After we’d thoroughly explored the grounds, we moved on to Yasukuni Shrine, a temple dedicated to those slain in war from the Meiji period onward. The locals seemed to be in the midst of festival: hundreds of lanterns were hung up, forming towering walls that stretched along the path between the temple gates; small parades performed for enthusiastic crowds, and stands were erected to serve shaved ice and other treats. People of all ages mingled about, some dressed in traditional garb, others in school uniforms and business attire.

We hopped on the train, grabbed some dinner on the way to home base, and here we are. We may try Ueno Park again tomorrow. Hopefully stuff will be open.

July 16, 2015

Hello again!

As planned, we returned to Ueno to make up for a few days ago. Weather was kind of nasty, so we didn’t get to the zoo, but we got a full day out of the Tokyo National Museum. My personal favorite section was the one for “Modern Art” (meaning post-Meiji period works), which illustrated the tension between Japan’s desire to hold on to its traditions (silk and ink paintings, and especially “decorative art” for ceramics and folding screens, which wasn’t held in high regard outside the East) while also adopting more Western styles (oil paintings, naturalistic sculptures in bronze rather than wood). Two of my favorite pieces were a vivid ink painting depicting Japan’s version of Heaven and Hell, complete with the minor deities Enma (who judges the dead) and Jizo (who rescues the souls of the damned) and a striking wood sculpture of an old monkey recovering from a battle with an eagle, attributed to an artist credited with merging Eastern and Western styles.

There were other interesting exhibits, too, including: a small collection of Christian paraphernalia (rosary beads, medallions and statuettes of the Madonna) from the period when the religion was outlawed in Japan (several of the medallions were meant to be trampled by suspects to demonstrate that they were not believers); a display of Noh theater masks for various female roles (I’ve always been fond of the Hannya, the woman transformed into a demon by jealousy); a large display of swords by various famed smiths, including an alleged son of the famous Masamune (I was more interested in the decorative grips and guards, which could depict anything from lions to butterflies to full on battle scenes); and many suits of armor (one of the more interesting ones, meant to resemble a temple guardian, was noted for being oddly anatomically realistic).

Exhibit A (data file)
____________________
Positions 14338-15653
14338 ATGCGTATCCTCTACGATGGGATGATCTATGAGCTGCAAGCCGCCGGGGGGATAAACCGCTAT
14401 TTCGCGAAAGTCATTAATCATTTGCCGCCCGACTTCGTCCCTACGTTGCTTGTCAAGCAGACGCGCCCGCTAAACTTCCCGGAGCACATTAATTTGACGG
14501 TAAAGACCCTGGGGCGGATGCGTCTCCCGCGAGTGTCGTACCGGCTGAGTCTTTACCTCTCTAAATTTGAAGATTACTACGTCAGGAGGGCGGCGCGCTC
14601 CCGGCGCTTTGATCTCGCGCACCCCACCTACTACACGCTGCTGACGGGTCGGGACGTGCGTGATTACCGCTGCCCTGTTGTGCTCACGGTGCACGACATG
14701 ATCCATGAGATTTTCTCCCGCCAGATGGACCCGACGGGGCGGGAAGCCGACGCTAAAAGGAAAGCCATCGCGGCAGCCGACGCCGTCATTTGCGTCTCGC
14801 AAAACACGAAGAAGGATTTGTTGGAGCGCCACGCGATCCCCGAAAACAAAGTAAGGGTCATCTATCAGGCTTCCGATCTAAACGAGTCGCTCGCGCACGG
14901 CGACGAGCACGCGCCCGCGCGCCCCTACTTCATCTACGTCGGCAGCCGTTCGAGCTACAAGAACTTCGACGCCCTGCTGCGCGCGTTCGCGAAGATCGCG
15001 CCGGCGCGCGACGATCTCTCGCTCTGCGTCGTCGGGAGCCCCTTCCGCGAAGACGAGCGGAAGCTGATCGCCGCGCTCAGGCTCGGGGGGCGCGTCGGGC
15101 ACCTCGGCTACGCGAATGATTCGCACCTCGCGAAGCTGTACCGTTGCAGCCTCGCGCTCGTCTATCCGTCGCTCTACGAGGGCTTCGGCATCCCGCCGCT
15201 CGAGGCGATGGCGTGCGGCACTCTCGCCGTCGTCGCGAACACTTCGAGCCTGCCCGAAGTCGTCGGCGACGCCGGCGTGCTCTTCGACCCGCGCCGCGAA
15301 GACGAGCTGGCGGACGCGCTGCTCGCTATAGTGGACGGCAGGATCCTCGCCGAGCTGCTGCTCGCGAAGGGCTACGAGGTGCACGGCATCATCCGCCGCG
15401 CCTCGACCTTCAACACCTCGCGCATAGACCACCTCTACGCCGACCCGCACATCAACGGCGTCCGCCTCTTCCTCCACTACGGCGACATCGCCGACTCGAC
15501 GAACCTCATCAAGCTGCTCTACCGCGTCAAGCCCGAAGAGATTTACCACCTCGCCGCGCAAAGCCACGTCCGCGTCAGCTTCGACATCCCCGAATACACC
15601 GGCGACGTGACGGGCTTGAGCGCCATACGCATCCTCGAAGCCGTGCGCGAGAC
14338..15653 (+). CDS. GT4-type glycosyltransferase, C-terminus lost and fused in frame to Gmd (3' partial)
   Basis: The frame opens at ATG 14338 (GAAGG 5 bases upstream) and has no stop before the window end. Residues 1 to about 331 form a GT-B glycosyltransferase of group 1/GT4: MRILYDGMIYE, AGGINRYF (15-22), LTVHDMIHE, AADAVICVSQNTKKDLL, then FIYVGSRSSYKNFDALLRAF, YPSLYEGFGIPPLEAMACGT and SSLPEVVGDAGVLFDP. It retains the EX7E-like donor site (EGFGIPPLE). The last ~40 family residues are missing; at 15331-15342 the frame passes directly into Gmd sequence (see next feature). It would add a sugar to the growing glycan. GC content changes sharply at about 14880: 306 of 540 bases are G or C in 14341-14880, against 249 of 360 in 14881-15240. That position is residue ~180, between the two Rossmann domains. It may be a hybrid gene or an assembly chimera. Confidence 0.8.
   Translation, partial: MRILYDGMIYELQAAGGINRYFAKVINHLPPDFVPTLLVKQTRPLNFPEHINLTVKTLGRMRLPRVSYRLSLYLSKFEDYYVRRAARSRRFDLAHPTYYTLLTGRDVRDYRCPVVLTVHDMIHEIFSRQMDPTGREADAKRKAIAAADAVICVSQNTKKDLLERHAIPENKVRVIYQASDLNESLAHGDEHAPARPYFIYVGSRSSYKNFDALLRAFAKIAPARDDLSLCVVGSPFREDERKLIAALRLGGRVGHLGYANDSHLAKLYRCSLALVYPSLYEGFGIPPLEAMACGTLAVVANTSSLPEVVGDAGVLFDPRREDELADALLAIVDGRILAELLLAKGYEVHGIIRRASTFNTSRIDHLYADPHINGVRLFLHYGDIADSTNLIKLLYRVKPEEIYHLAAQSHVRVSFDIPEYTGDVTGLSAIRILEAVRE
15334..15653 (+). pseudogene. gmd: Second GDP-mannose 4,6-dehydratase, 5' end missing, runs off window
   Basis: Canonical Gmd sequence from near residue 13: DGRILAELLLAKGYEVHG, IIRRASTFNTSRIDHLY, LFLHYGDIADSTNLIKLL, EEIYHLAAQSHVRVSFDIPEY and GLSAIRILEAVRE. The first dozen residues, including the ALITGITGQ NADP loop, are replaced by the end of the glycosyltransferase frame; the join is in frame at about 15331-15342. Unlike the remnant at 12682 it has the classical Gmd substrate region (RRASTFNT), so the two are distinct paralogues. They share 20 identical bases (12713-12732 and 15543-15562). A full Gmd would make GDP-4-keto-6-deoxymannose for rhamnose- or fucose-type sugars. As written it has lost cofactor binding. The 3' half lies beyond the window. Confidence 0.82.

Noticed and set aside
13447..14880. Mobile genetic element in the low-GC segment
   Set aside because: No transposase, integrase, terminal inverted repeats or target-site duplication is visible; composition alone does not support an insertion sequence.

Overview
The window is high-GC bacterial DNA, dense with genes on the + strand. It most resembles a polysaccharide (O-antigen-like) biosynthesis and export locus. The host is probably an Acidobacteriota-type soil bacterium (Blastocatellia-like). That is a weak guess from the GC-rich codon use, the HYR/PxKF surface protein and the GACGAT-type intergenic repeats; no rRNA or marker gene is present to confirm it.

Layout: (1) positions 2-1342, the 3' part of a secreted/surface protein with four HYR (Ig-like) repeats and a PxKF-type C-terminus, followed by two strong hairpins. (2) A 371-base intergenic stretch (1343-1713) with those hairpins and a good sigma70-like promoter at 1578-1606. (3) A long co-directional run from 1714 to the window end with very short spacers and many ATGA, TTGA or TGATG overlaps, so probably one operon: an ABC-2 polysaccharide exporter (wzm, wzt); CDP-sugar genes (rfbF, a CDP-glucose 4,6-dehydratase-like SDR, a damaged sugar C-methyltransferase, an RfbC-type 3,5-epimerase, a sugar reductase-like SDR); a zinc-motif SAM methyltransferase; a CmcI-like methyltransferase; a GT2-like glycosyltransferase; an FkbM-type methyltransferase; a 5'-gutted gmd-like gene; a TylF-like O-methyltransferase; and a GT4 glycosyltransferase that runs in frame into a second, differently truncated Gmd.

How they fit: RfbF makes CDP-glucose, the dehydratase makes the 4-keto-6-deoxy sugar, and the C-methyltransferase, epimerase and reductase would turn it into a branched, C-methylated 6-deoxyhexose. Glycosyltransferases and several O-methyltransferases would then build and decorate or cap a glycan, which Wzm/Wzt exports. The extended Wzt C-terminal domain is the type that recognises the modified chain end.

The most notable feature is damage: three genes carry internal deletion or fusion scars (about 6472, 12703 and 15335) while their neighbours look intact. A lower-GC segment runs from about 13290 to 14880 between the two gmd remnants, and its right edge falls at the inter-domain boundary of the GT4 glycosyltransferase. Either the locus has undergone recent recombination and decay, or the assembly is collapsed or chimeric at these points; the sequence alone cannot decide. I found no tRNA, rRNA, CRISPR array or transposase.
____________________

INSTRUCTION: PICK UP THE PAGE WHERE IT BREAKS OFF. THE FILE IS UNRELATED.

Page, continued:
We explored until closing time, grabbed a quick bite, and headed back in.

We’ll probably take it easy tomorrow, since we might be making an excursion into Kyoto over the weekend (it’s an expensive trip, so we’re not sure yet).

July 19, 2015

Yo! We’re in Kyoto!

Wasn’t much to report yesterday, unless you’re interested in hearing about the dessert pizzas at Shaky’s all-you-can-eat buffet.

The bullet train ride was pretty cool—more like an airplane than a train. Wish I could have enjoyed the view a bit more, but we didn’t have the best seats.